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Initial Operational Capability (IOC):
Also Known As: 15A18M, RS-20V Voyevoda and SS-18 Satan III
NPO Energomash and Yuzhnoye* (*) lead contractor
Parent System: R-36M
Initial Operational Capability (IOC):
Family Members: R-36M
and R-36M UTTH
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Description: The R-36M is an intercontinental ballistic missile (ICBM) developed by the Soviet Union to counter American MIRVed (Multiple Independently targetable Re-entry Vehicle) Minuteman ICBMs. Up to 10 warheads can be carried by a single R-36M ballistic missile at ranges of more than 10,000 kilometers. More than 300 R-36M ballistic missiles were deployed beginning in 1975 through the early 1990s when the Soviet Union disintegrated. The Russian Federation dismantled the major part of its R-36M ICBMs with around 120 missiles deployed and fully serviceable with its Nuclear Strategic Forces in the mid-2000s. Despite early assessments of START II forced MIRVed missiles to withdrawal before 2007, current reports suggest that Russia will retain the R-36M in service until 2015 and beyond.
The R-36M propulsion system consists of two liquid-propellant stages with some improvements over the original R-36 design. The R-36M replaced the R-36 (SS-9) ICBMs and in fact were homed at R-36s' underground silos. Between the early 1970s and late 1980s at least six variants of the R-36M missile were tested and three of them deployed with other variants developed and tested but not deployed. The MIRVed variants of the R-36M missile are equipped with warhead yielding between 550 and 1,300 kilotons. The single warhead variants are equipped with a massive nuclear warhead yielding between 18 and 25 megatons.
The R-36M2 is a MIRVed version introduced in 1990 with an estimated range of 16,000 kilometers carrying 10 nuclear warheads. Each nuke yields 750 kilotons and features an improved accuracy with an estimated Circular Error Probable (CEP) of 250 meters compared to 500 meters on the R-36M missile. The United States (US) Defense Intelligence Agency (DIA) and NATO refer to this missile as SS-18 Satan III, both Soviet Union and USA agreed on RS-20V Voevoda or Voyevoda designation while its Soviet industrial code is 15A18M. It was deployed by the Soviet Union beginning in 1990 to pierce anti-Ballistic Missile (ABM) defenses. As of early 2009, the R-36M2 missile remains on combat duty with the Russian Strategic Forces and might be phased out by 2020 due to its 31-year service life. The RS-24 is its most likely replacement.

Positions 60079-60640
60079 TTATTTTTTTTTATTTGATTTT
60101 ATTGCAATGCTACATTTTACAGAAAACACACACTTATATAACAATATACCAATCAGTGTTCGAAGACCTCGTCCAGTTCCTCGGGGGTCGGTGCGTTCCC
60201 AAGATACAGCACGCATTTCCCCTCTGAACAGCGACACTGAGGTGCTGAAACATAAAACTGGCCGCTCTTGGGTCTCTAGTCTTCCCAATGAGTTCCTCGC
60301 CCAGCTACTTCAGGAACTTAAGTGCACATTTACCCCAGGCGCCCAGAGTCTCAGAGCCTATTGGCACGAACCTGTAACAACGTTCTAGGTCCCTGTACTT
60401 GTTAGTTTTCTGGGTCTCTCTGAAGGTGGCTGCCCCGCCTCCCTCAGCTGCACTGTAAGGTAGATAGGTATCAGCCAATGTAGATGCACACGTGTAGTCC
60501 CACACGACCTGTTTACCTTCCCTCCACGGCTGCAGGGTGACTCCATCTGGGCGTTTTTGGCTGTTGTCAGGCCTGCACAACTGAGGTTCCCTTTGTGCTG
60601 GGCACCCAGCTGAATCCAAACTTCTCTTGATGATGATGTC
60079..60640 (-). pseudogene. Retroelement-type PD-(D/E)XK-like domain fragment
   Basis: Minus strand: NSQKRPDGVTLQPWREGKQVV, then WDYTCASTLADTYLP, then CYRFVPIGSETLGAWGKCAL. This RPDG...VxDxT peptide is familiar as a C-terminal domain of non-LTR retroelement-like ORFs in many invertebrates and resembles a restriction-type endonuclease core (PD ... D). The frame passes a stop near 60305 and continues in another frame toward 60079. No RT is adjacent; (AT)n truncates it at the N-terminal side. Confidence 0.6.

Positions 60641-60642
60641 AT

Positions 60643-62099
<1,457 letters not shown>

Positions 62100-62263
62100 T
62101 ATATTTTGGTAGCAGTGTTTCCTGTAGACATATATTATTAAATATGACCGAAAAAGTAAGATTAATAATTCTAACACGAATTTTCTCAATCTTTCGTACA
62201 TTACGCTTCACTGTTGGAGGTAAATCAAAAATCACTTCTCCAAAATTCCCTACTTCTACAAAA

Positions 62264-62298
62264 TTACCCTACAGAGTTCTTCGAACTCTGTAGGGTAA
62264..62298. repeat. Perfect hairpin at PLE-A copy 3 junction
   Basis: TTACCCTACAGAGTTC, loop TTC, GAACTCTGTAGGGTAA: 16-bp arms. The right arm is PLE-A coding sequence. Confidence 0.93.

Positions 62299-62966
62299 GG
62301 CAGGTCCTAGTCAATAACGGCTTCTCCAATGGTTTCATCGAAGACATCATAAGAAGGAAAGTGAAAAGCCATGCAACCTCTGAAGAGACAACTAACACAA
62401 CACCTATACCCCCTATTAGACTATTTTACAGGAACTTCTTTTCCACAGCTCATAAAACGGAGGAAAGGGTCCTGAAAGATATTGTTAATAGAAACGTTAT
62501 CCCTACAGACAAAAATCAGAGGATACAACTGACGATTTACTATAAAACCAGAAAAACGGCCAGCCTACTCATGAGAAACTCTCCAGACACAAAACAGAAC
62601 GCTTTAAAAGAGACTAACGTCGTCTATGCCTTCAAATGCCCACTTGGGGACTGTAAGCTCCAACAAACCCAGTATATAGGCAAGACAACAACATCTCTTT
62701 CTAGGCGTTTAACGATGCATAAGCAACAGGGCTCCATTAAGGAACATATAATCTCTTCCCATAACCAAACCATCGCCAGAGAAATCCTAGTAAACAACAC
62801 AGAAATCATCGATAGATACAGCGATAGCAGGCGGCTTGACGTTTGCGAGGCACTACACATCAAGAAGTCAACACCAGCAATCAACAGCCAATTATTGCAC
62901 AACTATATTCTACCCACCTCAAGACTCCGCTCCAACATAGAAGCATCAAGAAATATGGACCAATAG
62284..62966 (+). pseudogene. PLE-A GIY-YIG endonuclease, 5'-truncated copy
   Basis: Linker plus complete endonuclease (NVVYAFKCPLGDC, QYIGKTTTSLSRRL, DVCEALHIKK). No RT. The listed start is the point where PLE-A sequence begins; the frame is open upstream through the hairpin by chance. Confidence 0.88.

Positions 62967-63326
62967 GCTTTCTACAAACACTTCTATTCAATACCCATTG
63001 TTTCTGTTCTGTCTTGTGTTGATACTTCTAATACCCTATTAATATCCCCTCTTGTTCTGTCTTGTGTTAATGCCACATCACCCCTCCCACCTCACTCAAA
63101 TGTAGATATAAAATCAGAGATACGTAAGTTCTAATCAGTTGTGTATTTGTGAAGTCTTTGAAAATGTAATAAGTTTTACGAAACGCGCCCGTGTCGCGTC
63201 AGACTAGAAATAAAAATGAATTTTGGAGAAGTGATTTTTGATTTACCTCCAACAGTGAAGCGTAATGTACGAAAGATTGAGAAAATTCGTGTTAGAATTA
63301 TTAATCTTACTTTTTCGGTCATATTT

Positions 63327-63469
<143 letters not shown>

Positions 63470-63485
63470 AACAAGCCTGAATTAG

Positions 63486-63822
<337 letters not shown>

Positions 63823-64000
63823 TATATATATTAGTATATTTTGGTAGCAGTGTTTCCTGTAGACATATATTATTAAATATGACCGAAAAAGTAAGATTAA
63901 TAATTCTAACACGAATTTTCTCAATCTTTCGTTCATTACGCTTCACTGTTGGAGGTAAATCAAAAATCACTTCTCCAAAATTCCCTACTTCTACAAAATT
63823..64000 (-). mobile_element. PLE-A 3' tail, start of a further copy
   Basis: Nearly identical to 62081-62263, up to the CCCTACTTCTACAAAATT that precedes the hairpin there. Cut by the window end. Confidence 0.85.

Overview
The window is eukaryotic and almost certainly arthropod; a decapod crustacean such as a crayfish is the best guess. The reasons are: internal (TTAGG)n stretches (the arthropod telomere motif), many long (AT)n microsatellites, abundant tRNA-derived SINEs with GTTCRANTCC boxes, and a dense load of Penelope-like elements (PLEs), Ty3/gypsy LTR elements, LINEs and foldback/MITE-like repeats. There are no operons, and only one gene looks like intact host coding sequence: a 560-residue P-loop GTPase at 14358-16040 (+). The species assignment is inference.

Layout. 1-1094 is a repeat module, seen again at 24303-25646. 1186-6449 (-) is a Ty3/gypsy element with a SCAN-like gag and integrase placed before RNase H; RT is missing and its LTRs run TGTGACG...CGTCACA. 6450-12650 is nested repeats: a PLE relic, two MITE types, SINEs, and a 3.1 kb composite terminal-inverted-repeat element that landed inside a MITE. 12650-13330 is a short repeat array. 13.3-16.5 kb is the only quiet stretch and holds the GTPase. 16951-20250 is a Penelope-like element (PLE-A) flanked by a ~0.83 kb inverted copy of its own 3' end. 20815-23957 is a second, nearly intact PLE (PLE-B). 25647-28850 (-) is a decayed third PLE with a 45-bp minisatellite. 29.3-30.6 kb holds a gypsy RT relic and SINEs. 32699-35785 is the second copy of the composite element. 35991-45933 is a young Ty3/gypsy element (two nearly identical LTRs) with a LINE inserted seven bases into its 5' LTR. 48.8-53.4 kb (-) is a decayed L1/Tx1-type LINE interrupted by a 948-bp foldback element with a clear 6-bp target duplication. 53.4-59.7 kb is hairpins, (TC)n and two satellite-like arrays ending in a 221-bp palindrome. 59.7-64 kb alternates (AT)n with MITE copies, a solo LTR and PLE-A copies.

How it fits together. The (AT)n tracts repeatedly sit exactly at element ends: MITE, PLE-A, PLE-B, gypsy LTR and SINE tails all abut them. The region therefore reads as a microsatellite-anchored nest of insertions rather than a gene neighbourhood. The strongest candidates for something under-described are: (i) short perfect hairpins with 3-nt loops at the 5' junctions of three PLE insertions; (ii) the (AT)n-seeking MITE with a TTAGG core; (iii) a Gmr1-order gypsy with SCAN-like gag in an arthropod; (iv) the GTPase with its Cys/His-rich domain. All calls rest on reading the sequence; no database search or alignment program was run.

Number of Stages: 2
Number of Warheads: 10
Diameter: 3 meter (118 inch)
Length: 34.3 meter (1,350 inch)
CEP: 500 meter
Max Range: 16,000 kilometer (8,639 nautical mile)
Service Life: 31 year
Warhead: 8,800 kilogram (19,400 pound)
Weight: 211 ton (465,168 pound)
Yield: 7.50 megaton
CEP: Circular Error Probable
Meters (m) Kilometers (km) Nautic Miles (nm) Inch (in) Yard (yd) Foot (ft) Millimeter (mm)
Pound (lb) Kilogram (kg) kN (KiloNewton) Ton (t)
Meters per Second (mps) Kilometers per Hour (kph) Knot (kt) Miles per Hour (mph)
Liter (l) Galon (gl)
Year (yr) Minutes (min) Second (sec)
There are 8 news between
17 Dec 2010 and 7 Sep 2016
Wednesday, September 7, 2016Russia May Deploy the RS-28 Sarmat Intercontinental Ballistic Missile Beginning in 2018Friday, April 22, 2016Sarmat ICBM Hypersonic Warhead Successfully Tested in RussiaFriday, December 26, 2014Russia's RS-26 Rubezh Road-Mobile ICBM ABM Killer to Enter Service in 2016Thursday, December 25, 2014Russia to Deploy Silo-Based Sarmat ICBMs by 2020Tuesday, December 17, 2013Russian Strategic Missile Force to Field Sarmat Heavy ICBM by 2020Friday, December 16, 2011Russia to Build 100-ton Silo-based, Liquid-Propellant ICBM to Penetrate US Missile DefensesMonday, December 20, 2010Russia May Develop SS-18 Satan Heavy ICBM Replacement by 2020Friday, December 17, 2010Russian Strategic Forces to Keep SS-18 Satan Ballistic Missiles in Service Until 2026
Operators & Related Equipment
|2009||88||R-36M UTTH and R-36M2|
|2008||75||R-36M UTTH and R-36M2|
Grand Total ?1
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